The exact origin of the term politically correct isn’t known, but its first modern usage is from 1793 and the related political argument over tolerance is as old as politics itself.
We explain the basic classical forms of government and the many types of governments that can be derived from the classical forms.
Social Contract Theory is the theory of why people form governments based on how people lived in a State of Nature before government.
Essentialism is the idea that everything has an essence (something that “makes it, it”). Existentialism says there is no essence (no intrinsic meaning that can be confirmed by the senses or reason).
Plato can be understood as the father of rationalism and political philosophy (political idealism), and Aristotle, his student, the father of empiricism and political science (political realism).
“Hume’s fork” describes how we refer to Kant’s critique of Hume, who separated knowledge into two types: facts based on ideas and facts based on experience.
Political realism is dealing with politics as they are in reality, political idealism is dealing with politics as an ideal.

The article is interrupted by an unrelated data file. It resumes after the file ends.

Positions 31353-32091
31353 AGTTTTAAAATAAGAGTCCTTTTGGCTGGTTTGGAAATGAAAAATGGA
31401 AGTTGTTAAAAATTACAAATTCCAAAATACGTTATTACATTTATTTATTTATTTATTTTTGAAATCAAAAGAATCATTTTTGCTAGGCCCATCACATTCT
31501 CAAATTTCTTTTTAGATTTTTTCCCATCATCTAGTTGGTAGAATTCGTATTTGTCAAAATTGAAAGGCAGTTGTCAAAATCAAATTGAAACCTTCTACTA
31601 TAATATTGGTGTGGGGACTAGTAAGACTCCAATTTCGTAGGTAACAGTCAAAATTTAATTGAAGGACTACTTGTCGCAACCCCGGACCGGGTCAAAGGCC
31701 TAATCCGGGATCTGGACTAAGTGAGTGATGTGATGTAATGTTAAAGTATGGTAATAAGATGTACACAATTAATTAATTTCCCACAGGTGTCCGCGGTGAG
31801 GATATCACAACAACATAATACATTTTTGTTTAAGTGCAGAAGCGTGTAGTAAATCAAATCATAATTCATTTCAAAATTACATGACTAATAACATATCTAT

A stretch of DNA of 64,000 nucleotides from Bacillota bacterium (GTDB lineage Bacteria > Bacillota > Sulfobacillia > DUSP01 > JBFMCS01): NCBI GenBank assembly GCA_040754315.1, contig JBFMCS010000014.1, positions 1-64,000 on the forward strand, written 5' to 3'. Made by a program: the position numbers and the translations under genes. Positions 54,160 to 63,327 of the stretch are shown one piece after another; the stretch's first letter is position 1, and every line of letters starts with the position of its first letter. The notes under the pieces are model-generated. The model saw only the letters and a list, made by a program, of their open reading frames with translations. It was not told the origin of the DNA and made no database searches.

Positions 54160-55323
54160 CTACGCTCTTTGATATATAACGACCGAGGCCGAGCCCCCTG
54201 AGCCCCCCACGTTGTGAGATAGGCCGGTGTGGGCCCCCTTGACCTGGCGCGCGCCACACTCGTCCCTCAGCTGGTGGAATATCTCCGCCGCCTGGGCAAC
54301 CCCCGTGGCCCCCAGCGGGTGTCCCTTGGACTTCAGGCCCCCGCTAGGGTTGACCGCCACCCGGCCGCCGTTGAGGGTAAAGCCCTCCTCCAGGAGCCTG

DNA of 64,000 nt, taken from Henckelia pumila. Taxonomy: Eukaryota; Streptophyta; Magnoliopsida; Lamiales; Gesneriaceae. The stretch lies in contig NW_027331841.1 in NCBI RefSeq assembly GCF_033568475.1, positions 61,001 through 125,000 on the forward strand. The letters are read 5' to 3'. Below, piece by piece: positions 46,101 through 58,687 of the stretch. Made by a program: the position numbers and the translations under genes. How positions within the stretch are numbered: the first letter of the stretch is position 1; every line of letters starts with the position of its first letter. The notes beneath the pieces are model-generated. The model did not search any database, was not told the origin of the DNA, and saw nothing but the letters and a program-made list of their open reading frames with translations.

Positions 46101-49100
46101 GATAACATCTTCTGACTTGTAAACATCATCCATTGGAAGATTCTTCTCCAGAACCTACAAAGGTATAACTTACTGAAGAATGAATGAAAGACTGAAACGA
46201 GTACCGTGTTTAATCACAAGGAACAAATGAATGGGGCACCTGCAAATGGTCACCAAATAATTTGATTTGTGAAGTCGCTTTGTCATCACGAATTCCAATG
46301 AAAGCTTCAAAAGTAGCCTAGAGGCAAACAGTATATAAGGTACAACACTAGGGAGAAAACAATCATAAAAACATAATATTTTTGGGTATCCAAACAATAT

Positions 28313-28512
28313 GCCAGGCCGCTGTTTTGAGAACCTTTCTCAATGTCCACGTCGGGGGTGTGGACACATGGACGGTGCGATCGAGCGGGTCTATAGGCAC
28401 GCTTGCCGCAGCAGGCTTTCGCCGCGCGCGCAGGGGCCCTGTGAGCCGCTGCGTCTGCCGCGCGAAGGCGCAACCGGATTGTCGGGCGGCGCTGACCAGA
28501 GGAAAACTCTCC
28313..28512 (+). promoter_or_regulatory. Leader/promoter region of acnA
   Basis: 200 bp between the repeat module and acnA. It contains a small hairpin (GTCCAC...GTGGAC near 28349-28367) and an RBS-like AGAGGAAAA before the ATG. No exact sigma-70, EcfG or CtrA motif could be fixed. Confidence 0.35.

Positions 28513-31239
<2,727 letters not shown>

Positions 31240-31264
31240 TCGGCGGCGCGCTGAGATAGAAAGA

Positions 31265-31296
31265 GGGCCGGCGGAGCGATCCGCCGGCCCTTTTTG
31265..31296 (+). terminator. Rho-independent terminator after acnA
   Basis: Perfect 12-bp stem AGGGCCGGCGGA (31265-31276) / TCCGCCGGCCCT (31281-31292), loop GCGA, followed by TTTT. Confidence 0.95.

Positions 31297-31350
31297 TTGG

We explain two types of special interests: cronyism (politicians working with corporate interests) and monopolies (the consolidating of corporate power in a given industry to a single entity).
Collectivism describes ideology (political or otherwise) that favors the collective, like-wise Individualism describes ideology that favors the individual.
Adam Smith is best known as the father of modern economics, but his moral philosophy lies at the core of his economic philosophy.
Political Correctness (PC) generally describes the debate surrounding tolerance, sensitivity, and self-or-state censorship. More specifically, it refers to the “correct” treatment of groups, in the context of current politics, regarding language and policies.
We explain economic inequality from a historical perspective, and then consider the effects of wealth inequality and income inequality in America today.
The major branches of philosophy are (roughly), metaphysics (what is), epistemology (what we can know), logic and reason, ethics and morality, and aesthetics (beauty and art).
We present a discussion on “the meaning of life as happiness” according to the past philosophers from Aristotle and Epicurus to John Stewart Mill and Immanuel Kant.